At the time I thought nothing about it as so many American aviators were in the habit of flying close to our buildings in order to perform for the benefit of the particular nurse he was interested in and I supposed this was an American in a French machine. However this fellow dropped a bomb on the ammunition dump at Dongermain and there was a constant explosion of small munitions until about 9 p.m. From where we were it sounded like the explosion of bunches of large fire crackers. It seemed that none of the large shells exploded.
There was no immediate attempt to get him and he sailed away in safety. Some few minutes later an American plane came over but it was too late. 

The First meeting of the Justice Hospital Medical Society was held tonight.

Clear, warm, rain in the evening.
Rodhyheaver visits the hospital today.
Work progresses rapidly in the wards.
Went to Toul tonight and celebrated my promotion with Homer and Lyman.

From MS-397, Box 1 Folder 13. To read the diary in its entirety, visit Rauner Special Collections Library and ask to see the Harry Goodall papers (MS-397).

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Haitian Graffiti artist in Baker Main Hall January 12

Haitian Graffiti Artist Jerry Rosembert Moïse will give a live demonstration of his work Friday January 12 from 10 am to 3pm in the Main Hall of the Baker Library  (Refreshments will be served from 1-3pm)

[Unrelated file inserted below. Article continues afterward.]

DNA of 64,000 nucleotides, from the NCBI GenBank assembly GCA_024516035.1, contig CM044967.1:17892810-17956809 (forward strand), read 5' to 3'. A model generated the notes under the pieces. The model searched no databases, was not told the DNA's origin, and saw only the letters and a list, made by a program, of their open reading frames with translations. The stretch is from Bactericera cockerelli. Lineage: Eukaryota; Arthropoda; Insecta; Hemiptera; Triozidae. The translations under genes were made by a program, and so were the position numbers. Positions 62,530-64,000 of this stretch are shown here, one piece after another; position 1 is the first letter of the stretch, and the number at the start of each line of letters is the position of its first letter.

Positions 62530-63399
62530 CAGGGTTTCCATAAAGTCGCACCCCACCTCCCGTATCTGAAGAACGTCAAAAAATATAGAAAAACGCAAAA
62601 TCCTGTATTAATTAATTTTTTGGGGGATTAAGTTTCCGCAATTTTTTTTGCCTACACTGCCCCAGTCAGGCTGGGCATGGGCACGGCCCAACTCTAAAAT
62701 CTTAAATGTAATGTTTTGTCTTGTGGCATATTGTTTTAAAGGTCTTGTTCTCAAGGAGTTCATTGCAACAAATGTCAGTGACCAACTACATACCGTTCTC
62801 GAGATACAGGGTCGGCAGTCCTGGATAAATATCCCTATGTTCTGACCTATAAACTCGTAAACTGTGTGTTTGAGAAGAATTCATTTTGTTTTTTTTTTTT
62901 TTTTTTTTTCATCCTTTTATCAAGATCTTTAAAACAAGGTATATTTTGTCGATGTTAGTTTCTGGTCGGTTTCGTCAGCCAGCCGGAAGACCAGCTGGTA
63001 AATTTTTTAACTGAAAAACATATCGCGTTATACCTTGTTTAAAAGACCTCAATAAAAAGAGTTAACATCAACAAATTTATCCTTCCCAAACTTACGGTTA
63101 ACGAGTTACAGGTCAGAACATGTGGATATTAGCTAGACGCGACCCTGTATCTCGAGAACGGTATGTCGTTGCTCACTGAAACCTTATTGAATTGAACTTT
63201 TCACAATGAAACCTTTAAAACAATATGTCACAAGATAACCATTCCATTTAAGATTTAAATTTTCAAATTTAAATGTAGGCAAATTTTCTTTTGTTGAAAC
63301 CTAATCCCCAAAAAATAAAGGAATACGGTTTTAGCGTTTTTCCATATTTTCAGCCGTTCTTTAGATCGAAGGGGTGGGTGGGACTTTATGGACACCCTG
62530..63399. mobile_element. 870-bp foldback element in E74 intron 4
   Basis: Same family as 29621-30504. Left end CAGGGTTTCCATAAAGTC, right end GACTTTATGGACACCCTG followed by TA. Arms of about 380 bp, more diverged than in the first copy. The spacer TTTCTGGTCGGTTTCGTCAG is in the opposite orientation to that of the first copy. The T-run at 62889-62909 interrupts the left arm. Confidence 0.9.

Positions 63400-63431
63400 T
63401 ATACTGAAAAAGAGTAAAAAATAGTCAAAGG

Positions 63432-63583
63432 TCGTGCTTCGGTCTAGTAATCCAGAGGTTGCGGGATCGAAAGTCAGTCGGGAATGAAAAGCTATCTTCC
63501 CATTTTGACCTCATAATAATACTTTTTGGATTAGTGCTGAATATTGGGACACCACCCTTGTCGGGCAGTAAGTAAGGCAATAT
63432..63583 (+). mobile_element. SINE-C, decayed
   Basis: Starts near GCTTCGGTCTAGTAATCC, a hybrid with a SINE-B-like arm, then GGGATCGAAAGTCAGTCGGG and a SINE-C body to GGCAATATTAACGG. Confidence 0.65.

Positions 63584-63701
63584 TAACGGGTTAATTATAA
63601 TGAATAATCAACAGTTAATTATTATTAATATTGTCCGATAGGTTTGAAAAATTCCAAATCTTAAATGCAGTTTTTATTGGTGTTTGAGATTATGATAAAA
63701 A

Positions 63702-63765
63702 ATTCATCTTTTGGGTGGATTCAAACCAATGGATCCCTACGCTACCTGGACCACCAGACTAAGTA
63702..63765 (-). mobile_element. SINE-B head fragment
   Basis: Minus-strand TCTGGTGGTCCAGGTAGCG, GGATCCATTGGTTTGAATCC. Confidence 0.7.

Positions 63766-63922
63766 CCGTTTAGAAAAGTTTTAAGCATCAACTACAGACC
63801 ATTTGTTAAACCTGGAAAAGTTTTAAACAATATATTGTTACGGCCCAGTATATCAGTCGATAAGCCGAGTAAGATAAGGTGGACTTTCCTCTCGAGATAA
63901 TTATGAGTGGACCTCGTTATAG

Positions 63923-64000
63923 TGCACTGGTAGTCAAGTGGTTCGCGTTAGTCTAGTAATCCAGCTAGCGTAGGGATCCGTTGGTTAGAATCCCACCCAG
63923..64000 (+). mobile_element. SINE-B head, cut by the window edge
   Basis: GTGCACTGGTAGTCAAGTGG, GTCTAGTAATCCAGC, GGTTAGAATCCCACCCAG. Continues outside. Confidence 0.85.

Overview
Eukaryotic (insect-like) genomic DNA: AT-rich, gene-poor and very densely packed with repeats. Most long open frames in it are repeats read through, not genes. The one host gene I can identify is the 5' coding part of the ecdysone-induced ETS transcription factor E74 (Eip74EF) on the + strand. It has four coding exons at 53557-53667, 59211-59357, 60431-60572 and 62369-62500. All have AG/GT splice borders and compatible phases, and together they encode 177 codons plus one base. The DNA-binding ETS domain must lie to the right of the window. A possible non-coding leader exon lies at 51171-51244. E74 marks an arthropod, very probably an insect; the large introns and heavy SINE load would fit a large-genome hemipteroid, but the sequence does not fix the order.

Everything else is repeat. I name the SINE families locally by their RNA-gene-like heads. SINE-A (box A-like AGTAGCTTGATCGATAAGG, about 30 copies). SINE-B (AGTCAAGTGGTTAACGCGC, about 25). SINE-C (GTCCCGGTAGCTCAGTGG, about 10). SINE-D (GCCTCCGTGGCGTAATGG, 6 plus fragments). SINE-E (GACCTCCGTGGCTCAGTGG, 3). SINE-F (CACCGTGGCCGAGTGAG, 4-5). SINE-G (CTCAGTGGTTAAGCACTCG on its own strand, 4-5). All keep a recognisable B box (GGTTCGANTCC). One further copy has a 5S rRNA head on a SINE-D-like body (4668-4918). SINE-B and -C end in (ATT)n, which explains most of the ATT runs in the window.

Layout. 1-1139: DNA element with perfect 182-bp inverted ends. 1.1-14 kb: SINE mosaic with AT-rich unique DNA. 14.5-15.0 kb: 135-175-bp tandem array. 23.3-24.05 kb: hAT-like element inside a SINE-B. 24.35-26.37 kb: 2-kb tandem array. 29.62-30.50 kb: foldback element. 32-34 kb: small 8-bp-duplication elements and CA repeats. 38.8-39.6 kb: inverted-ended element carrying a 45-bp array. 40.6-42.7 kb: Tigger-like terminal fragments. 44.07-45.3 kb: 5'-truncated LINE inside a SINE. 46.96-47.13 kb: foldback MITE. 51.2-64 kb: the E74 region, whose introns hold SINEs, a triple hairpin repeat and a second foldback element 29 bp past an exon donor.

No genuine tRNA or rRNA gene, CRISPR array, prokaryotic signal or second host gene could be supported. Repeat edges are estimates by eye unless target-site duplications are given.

Jerry Rosembert Moïse is Haiti’s most prominent graffiti artist. His murals color Haiti’s urban landscape with images of everyday people grappling with the harsh realities of life in the impoverished country. But if his subject matter is misery, his subjects are not miserable. He showcases urban Haitians combating and cunningly navigating the most difficult challenges—disaster, insecurity, illiteracy, aid dependency, corruption, poverty—with courage, poise, and humor. At the same time his murals critique Haitian society, they also valorize the Haitian spirit, featuring strong, smart, and witty characters that invoke viewers’ sympathies and respect simultaneously. Situated at the intersection of Haitian traditions of popular art, Caribbean models of humor and caricature, and graffiti practices common in the urban African diaspora, Jerry’s murals present a new movement of public art as a form of social critique in Haiti.

Jerry Rosembert Moïse’s visit and painting demonstration are sponsored by Dartmouth’s Department of Anthropology.

Student Publishing Fair on Thursday January 18th at Noon